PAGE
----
Let’s Thank Our First Responders During Florida First Responder Appreciation Week.

Governor Rick Scott has proclaimed the week of January 5-9 Florida First Responder Appreciation Week.

Each day, thousands of Floridians risk their lives to protect our families and provide us with medical assistance any time we need it. As a mother and grandmother, I take comfort knowing there are many brave men and women in our state’s communities who have chosen to serve as law enforcement officers, firefighters and paramedics. I admire their bravery and selflessness and my heart goes out to the law enforcement community, which has recently suffered the loss of two officers killed in the line of duty.

I am proud Governor Scott has designated this week to honor and thank Florida’s first responders, and I have asked all state superintendents to work with the schools, teachers and principals in their districts to remind our students about the sacrifices first responders make daily to keep us safe.

I encourage Florida parents to also help their children show support for Florida’s first responders. This is a great opportunity to teach our state’s children a lesson that cannot be found in any textbook – the value of gratitude for those who serve and protect our communities.

There are a number of ways to show support for local responders and let them how much they are appreciated. Below are a few examples I thought of to get children engaged, but I encourage teachers and parents to find creative ways to incorporate this theme into children’s activities:

  • Cards or letters of appreciation;
  • Poems or songs that express gratitude;
  • Individual drawings, perhaps an illustration depicting how a first responder has helped a student;
  • Class posters to hang in hallways as a sign of support for all school visitors to see; and
  • Art projects that can be given to first responders to serve as a constant reminder of appreciation.

I know we have many talented students throughout the state and I look forward to seeing all of the wonderful ideas they come up with to thank our first responders. We are going to feature the students work on the department’s Facebook and Twitter  pages, as well as our blog.

If you would like to share your demonstrations of appreciation, please email Kassandra Elekes at Kassandra.elekes@fldoe.org.

Commissioner Pam Stewart Announces Two Key Education Initiatives

Commissioner Pam Stewart announced an investigation of standardized testing in Florida public schools and issued a call for Floridians to serve on the newly established Keep Florida Learning Committee.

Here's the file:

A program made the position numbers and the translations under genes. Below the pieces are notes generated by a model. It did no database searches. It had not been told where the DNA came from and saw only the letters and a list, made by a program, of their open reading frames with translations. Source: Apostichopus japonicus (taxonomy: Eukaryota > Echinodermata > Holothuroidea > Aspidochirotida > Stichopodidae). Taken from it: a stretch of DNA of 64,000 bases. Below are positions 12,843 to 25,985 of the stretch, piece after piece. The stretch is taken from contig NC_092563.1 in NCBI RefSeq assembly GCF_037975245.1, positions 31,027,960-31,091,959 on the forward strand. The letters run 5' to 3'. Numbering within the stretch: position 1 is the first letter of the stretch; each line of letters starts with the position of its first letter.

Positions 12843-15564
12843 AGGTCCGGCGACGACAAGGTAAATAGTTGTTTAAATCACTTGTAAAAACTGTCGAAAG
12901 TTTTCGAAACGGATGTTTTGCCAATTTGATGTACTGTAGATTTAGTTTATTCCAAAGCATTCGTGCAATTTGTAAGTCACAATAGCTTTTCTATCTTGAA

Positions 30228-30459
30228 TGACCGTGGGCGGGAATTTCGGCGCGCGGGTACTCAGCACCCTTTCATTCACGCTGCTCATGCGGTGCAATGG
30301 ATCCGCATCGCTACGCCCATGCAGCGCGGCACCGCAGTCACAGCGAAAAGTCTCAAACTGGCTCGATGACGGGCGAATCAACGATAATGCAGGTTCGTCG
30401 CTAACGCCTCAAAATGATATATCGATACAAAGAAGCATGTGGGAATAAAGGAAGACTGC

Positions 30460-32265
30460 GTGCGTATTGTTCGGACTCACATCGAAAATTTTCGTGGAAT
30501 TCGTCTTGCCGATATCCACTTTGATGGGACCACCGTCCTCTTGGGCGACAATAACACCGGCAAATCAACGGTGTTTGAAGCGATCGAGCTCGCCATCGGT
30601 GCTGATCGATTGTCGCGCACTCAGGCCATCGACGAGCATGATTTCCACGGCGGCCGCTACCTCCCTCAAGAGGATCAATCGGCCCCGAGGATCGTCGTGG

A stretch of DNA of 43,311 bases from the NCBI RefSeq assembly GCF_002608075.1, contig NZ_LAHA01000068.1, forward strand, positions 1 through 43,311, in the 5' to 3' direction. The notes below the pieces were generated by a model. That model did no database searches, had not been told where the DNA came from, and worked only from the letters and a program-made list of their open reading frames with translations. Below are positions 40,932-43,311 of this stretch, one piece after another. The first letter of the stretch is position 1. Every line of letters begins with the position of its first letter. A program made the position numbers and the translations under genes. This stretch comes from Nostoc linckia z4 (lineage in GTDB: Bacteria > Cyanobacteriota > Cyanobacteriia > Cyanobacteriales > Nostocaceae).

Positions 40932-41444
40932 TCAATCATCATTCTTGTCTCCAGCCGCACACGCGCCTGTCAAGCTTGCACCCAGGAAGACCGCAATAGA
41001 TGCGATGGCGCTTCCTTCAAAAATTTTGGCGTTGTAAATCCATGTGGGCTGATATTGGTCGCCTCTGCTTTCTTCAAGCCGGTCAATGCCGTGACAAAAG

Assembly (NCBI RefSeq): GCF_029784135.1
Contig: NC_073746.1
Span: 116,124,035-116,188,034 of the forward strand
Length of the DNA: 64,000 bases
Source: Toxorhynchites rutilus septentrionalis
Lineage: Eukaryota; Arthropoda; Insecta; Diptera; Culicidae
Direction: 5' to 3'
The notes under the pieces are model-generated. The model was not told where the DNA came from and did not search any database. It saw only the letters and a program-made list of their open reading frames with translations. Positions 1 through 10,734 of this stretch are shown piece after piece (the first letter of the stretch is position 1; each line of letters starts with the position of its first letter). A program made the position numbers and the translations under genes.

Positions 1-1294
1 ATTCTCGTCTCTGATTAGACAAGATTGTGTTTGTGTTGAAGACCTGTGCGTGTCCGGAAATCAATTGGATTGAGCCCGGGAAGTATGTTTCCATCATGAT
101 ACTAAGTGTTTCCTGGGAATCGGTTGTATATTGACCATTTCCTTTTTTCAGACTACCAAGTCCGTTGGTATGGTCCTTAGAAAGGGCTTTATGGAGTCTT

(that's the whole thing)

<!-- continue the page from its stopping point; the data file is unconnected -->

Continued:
Education Commissioner Pam Stewart said, “At the Department of Education, we are committed to ensuring our education system has appropriate policies and procedures in place to help Florida’s students excel. I am proud to lead these efforts, which I am confident will help us better understand students’ needs so we can better prepare them for college and careers.”

Commissioner of Education’s Review of Standardized Testing

Commissioner Stewart will work closely with districts to gather complete and accurate information on the tests being administered to meet federal, state and local requirements. Department staff will compile the information and analyze the data.

Findings will provide policy makers, district administrators, parents and teachers with information about the number of standardized tests and how each of the test results are used by the state, school boards and teachers. A primary purpose of the report is to increase transparency for parents about the use of standardized testing in Florida’s public schools.

Commissioner of Education Establishes Keep Florida Learning Committee

The Keep Florida Learning Committee will review further deregulation opportunities for the school system; review instructional material review processes used by school boards; identify strategies to increase parental involvement; and review the implementation of the Florida Standards and the Florida Standards Assessment over the next year.

Beginning today, all Floridians interested in serving on the committee are encouraged to submit an online application to the DOE. To apply, visit http://www.fldoe.org/about-us/fsacommittee.stml. Interested Floridians have until January 31, 2015 to submit their application. The first meeting will be an organizational conference call and will take place in March. Committee members will be announced in February.